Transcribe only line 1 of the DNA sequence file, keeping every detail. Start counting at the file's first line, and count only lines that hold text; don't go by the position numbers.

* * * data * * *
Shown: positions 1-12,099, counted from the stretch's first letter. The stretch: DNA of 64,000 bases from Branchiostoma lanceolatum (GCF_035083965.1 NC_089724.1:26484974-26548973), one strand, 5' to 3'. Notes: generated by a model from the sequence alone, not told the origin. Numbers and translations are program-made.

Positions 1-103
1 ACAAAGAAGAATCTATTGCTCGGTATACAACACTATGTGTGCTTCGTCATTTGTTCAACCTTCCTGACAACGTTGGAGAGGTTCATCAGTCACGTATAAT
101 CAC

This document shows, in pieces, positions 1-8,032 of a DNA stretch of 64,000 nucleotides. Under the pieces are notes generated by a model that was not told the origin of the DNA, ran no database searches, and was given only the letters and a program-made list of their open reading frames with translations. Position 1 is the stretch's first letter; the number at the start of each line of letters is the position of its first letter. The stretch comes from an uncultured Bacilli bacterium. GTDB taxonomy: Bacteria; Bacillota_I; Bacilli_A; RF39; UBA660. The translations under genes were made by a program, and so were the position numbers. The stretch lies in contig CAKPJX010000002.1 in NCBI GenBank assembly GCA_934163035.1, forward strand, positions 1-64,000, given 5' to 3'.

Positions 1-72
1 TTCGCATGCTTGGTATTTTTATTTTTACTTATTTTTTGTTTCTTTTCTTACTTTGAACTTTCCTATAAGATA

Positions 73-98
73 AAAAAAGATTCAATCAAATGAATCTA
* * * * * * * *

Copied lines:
Shown: positions 1-12,099, counted from the stretch's first letter. The stretch: DNA of 64,000 bases from Branchiostoma lanceolatum (GCF_035083965.1 NC_089724.1:26484974-26548973), one strand, 5' to 3'. Notes: generated by a model from the sequence alone, not told the origin. Numbers and translations are program-made.